The role of insurance in mitigating the impact of climate change in Africa

Africa is particularly vulnerable to climate risk. The continent’s exposure to drought, flooding, excessive heat, and tropical cyclones means that 30 of the world’s 40 most climate-vulnerable nations are in sub-Saharan Africa. Moreover, given that 60% of Africa’s population works in agriculture, and that agriculture contributes 16% of the continent’s GDP, the sector’s disproportionate exposure to climate risk compounds threats to the continent’s economies and the livelihoods of its people.
One of the biggest issues Africans face is how to understand, measure and effectively respond to climate change, and as an industry dealing in risk management, Africa’s insurers have a responsibility to “direct research, insight and investment towards climate risk mitigating efforts that measurably manage the impacts of climate risk on ordinary Africans.
Despite the enormity of the task on a continent with non-life insurance penetration of only 1.8% (compared with 3.3% globally). Africa’s fledgling insurance sector has the tools, insight and ability to assist businesses and governments make the right decisions about what climate resilience efforts to pursue.

Africa’s Insurance challenge
Despite growing awareness of the importance of climate risk mitigation in Africa and a growing use of commercial insurance to protect enterprises from climate change, the take up of insurance by ordinary African consumers is limited. With such a small portion of Africa’s potential climate risk currently underwritten, Africa suffers a significant protection gap.
For example, only 7% of the $200 billion in damages caused by cyclone Idai, which struck Mozambique, Malawi, and Zimbabwe in 2019 was covered by insurance. Unless more is done to increase levels of risk underwriting, Africa will not build the domestic resilience to manage the increasingly severe weather events predicted to be the future norm.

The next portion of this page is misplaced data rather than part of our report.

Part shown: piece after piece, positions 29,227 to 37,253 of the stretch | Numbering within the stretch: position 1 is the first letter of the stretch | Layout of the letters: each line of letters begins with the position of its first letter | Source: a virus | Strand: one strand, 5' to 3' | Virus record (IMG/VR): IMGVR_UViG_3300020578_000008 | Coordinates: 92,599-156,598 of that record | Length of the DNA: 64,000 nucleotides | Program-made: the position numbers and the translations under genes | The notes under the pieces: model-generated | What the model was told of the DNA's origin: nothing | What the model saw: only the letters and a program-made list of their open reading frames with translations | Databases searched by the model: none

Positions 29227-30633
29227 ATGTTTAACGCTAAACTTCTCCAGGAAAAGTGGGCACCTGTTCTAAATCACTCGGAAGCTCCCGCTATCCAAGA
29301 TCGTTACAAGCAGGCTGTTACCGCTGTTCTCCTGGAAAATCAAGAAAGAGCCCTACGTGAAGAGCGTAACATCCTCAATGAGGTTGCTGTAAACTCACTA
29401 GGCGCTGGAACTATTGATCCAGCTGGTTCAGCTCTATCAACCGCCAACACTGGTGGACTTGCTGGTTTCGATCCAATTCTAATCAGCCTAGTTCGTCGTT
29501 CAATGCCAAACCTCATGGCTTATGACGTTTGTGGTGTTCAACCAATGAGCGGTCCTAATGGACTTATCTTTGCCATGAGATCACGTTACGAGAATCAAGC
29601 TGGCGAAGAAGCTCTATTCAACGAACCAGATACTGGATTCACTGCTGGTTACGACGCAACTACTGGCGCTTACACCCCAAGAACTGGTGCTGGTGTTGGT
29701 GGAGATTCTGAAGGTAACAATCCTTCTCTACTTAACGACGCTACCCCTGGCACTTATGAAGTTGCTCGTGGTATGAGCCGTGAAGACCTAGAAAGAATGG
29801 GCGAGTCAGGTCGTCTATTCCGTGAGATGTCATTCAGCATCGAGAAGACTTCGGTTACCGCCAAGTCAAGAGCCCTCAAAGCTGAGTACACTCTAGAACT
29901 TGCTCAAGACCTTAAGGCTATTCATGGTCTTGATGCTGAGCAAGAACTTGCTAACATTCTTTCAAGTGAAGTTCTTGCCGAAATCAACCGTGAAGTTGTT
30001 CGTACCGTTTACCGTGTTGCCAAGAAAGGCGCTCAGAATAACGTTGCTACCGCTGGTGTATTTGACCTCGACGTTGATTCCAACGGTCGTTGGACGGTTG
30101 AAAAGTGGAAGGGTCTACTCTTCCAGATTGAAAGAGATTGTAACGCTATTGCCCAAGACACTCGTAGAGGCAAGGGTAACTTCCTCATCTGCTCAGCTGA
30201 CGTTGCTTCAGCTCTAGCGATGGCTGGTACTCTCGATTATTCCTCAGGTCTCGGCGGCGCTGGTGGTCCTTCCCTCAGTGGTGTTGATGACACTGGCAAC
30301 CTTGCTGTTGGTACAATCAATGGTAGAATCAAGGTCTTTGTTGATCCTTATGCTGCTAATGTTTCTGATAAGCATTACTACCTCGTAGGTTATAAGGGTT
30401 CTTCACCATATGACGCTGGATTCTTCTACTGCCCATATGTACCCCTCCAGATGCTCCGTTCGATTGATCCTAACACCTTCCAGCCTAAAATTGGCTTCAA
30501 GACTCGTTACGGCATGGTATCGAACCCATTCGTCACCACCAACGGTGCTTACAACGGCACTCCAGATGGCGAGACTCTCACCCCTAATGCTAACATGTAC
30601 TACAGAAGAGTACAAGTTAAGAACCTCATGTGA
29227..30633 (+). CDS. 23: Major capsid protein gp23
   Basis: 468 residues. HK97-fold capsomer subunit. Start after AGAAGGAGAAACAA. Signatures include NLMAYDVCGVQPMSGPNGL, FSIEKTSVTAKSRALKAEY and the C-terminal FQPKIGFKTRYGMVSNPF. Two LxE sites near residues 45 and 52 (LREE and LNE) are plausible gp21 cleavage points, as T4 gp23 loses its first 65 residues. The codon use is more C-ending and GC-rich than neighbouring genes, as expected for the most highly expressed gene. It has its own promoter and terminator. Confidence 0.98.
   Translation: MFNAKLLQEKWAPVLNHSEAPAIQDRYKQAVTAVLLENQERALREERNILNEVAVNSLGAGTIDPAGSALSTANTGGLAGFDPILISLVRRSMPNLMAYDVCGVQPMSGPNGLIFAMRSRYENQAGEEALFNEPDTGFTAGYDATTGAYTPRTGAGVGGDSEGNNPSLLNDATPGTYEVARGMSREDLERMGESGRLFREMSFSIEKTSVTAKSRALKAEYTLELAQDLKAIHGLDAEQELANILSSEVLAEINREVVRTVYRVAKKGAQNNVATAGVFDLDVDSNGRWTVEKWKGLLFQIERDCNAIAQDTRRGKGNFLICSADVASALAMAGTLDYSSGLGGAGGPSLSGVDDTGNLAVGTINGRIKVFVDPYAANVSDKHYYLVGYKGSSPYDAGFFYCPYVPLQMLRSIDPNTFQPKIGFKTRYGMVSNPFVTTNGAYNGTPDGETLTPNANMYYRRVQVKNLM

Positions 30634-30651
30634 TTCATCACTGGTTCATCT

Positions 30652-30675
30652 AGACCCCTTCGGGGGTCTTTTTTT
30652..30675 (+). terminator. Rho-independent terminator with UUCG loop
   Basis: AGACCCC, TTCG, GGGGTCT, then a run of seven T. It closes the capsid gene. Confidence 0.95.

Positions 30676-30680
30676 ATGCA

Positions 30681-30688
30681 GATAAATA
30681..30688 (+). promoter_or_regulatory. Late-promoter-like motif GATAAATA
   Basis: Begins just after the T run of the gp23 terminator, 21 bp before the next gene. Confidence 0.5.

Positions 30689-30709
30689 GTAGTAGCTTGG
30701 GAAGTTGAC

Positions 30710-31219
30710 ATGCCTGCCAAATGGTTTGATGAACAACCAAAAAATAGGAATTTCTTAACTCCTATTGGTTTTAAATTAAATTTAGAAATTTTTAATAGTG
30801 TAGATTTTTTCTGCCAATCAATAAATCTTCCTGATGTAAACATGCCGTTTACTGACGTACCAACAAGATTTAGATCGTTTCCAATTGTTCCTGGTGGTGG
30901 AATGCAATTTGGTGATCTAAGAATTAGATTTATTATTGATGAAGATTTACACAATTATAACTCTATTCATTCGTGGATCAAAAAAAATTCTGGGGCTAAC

But all is not doom and gloom. A number of levers are available to Africa’s insurers to start turning the tide on penetration and climate resilience on the continent.

Risk modelling
The global insurance industry has also long pioneered risk models that addresses the complexity of climate risk, delivering solutions that accurately measure and convert climate risk into financial risk variables that can be quantified, underwritten or re-insured.
In short, risk modelling provides Africa’s insurance industry with the tools to understand, assess and address the inevitable long-term effects of global warming. Leveraging data and knowledge models to respond correctly is the first step in managing the impact of climate risk in Africa. Insurers have long used catastrophe models to simulate these kinds of effects and assess the risk.

ESG targeting
Insurers can also use modelling and targeted underwriting to redirect capital flows from sectors that haven’t incorporated environmental, social, and governance (ESG) considerations into their corporate strategy. In addition to managing significant long-term capital pools, insurers are essential players in the transition to a low-carbon economy through their receipt and investment in green portfolios and projects. The UN Net-Zero Insurance Alliance is evidence of the growing power of ESG targeting in shaping global investment and business outcomes.

Leading the carbon transition in Agriculture